Most people would give an arm to be the Olympic men's 100m champion, but Linford Christie calls his 1992 triumph “just another race”. The victory at the Stuttgart World Championships the subsequent year, he reveals, is sweeter.

Answering questions with an uninhibited ease, the retired British sprinter talked about Barcelona, Usain Bolt, his indifference towards the London Games organizers that have sidelined him, and his satisfying coaching career. Christie is in Bangalore for Sunday's TCS World 10K.

Excerpts:

Are you upset about being excluded from the torch relay?

No, not at all. You can see why I'm here. I'm not one of these guys in suits and ties doing all those kind of things. It has never bothered me. I never did anything wrong — if they want to think I did, it's up to them. I do think there should be a life ban on people caught deliberately taking drugs. But, the problem is some people are using that as an agenda to do different things. But you know that's politics. I'll just coach and bring some of the future athletes into the sport.

They say the cheats are always ahead of the WADA…

That's just media jargon. They have to sex everything up and that's what it is. There's no proof at all. A lot of people will say, ‘Oh you can't run this fast, you must be cheating,' and all of a sudden when they run the time, it's OK? A lot of people who write all these stories are ex-sports people who are now in the media. They did sports and because they didn't make it, they want to tarnish everybody else. You just have to ignore them.

What are your memories of your gold medal in Barcelona?

God that was 20 years ago! I knew I was going to win. I felt that from the semifinals. Of all the athletes there I was the most experienced and that counts for a lot. A lot of the guys were nervous. People say it's the Olympic Games — there's pressure — but for me it was just another race. In fact, the World Championships (in 1993) meant a lot more to me.

But most people would call the Olympics the pinnacle of their career…

The hotter the battle, the sweeter is the victory. At the Worlds, I ran 9.87 and second place was 9.92 but in the Olympics it was a lot easier; I was the only person who broke 10 seconds.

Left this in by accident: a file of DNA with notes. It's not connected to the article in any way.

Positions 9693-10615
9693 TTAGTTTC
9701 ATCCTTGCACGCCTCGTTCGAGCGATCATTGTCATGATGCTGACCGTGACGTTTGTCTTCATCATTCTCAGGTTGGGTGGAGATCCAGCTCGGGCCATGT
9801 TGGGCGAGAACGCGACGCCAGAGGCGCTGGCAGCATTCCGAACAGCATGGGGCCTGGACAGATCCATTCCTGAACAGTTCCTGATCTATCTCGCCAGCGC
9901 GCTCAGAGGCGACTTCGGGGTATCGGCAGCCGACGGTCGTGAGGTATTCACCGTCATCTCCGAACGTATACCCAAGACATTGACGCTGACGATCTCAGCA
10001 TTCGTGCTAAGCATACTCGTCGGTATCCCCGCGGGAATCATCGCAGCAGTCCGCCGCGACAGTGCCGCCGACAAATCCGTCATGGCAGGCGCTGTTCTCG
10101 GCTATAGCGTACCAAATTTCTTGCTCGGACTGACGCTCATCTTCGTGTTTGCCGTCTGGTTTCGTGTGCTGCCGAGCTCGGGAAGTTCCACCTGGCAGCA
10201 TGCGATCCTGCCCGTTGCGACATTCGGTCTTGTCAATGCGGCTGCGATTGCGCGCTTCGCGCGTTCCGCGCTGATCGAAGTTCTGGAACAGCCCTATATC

Going into the Worlds, Carl Lewis and Andre Cason said I only won (the Olympic 100m) because they weren't there. At Stuttgart, everyone who could run was there. And the outcome was exactly the same. I proved that the Olympic win wasn't just a fluke, a one-off.

What was your rivalry with Carl Lewis like?

Anyone who wants to beat me is a rival. What was good about the rivalry in my era was that Carl Lewis, Frankie Fredericks, Denis Mitchell were all characters in the sport. You got there and you never knew who was going to win. The rivalry creates interest and people want to see it.

Looking ahead to the 100m at London, who do you think is going to win?

There are quite a few good runners but it has to be one of the Jamaicans — Usain Bolt, Asafa Powell, Nesta Carter or Yohan Blake. It's going to be a little bit tougher for Usain, not as easy as it was in previous years. It's good for the sport.

Could Bolt do a reprise of Beijing?

I think the world record in the 200 is a pretty good one. Maybe not. It's still possible that he can win three medals. If he does it'd make him one of the all time greats. Not just the fastest athlete ever but the greatest.

But what is it about him that makes him so good?

He's faster than everybody else (laughs). I always thought to be between 6 and 6'2” was the ideal height but he's proven that he can move his leg as fast as a guy who's 5'5”, which is tremendous. Every now and again in sport you have freaks. Michael Johnson was once that freak, you had Mohammed Ali in boxing. Now it's Usain Bolt.

You took up coaching after your career. How do you find being a coach?

It's an extremely satisfying feeling to see your athletes do well. It's the second-best feeling after winning! Every athlete wants to be an Olympic champion, every coach wants to coach an Olympic champion; and here I am having done both. If I decided to stop now I think I'd have achieved everything I set out to.

Keywords: TCS World 10K

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